St Vincent and the Grenadines (SVG) is small and highly open. It had a population of just over 106,000 or approximately 18 per cent of the total population of the Eastern Caribbean Currency Union (ECCU) in 2001. In 1979 it had a total population of 96,840 which represented 20.0 per cent of the total ECCU’s population. Gross domestic product (GDP) in 2005 was EC$972 m or 12.1 per cent of the ECCU total. In 1979 its GDP was fourth highest and this represented approximately 12.5 per cent of the ECCU total. In 2005 SVG again had the fourth largest economy in the OECS. The largest economy in the OECS is Antigua and Barbuda (26.5 per cent of the ECCU total GDP) and the smallest economy is Montserrat (1 per cent of the ECCU’s total GDP). The open nature of the economy is manifested in the ratio of imports and exports to GDP which approximates 55 per cent for SVG and 60 per cent for the currency union. Therefore, trade with the rest of the world is a key factor in the economic performance of SVG and the ECCU region generally. In this context, the main foreign exchange earners in the ECCU are tourism services and traditional agricultural exports.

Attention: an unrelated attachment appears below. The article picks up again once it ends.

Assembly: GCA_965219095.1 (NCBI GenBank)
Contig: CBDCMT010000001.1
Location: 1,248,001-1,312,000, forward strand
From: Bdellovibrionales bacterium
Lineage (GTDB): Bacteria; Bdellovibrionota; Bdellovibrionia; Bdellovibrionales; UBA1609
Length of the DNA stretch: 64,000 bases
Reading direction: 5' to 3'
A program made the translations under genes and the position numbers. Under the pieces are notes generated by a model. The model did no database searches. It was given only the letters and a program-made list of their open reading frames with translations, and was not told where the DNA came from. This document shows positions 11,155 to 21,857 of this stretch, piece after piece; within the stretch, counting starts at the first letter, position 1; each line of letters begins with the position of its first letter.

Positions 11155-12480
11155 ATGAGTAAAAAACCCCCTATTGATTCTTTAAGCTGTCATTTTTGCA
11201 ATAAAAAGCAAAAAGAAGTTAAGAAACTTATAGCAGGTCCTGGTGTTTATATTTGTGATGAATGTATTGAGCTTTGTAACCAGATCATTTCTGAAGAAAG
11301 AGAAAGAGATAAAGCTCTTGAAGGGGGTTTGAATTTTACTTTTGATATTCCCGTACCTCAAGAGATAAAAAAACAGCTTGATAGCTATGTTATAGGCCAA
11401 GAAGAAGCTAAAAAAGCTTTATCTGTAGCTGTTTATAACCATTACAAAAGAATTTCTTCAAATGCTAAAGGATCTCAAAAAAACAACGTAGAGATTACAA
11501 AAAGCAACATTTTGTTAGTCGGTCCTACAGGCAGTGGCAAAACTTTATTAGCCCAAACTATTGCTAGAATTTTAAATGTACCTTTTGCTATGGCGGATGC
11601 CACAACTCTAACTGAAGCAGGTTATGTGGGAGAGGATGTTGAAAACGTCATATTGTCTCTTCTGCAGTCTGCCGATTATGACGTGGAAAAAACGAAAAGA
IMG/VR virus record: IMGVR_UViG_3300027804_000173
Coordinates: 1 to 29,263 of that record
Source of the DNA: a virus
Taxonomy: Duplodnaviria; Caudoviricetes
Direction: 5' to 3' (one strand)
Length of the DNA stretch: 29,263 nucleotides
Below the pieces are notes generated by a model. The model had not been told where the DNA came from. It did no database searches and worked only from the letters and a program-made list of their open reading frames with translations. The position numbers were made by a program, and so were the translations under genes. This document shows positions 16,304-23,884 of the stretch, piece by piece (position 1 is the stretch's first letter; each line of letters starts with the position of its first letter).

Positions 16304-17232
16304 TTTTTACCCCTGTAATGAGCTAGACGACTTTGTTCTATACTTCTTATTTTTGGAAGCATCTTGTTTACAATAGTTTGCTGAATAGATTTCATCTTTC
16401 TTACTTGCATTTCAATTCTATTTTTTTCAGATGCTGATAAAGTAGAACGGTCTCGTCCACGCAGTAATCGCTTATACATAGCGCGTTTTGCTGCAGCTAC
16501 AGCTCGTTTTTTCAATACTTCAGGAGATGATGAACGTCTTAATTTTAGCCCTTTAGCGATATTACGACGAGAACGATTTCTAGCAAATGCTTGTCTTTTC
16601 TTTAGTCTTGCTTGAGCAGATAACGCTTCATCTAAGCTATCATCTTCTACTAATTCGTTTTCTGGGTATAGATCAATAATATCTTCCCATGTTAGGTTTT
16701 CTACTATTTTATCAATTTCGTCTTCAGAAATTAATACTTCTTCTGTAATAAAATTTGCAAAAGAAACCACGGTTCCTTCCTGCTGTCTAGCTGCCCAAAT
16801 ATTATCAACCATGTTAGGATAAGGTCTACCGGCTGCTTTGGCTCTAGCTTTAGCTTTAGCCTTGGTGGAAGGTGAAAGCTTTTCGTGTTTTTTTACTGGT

Institutional Structure

SVG is one of the eight thriving parliamentary democracies that comprise the OECS. The OECS region is a zone of stability, with a longstanding EC$/US$ parity, a well developed legal system and political stability. Monetary policy is conducted by the Eastern Caribbean Central Bank in a financial system dominated by commercial banks, along with a number of non-bank financial institutions, in particular insurance companies. The monetary policy pursued is based on a fixed exchange rate regime with a common currency among the member countries of the Currency Union. The financial system and the capital market development programme have been strengthened with the establishment of the Eastern Caribbean Stock Exchange and the Eastern Caribbean Home Mortgage Bank. Monetary policy has kept inflation low despite significant depreciations in the real effective exchange rate. Individual countries are responsible for their fiscal and other macroeconomic policies.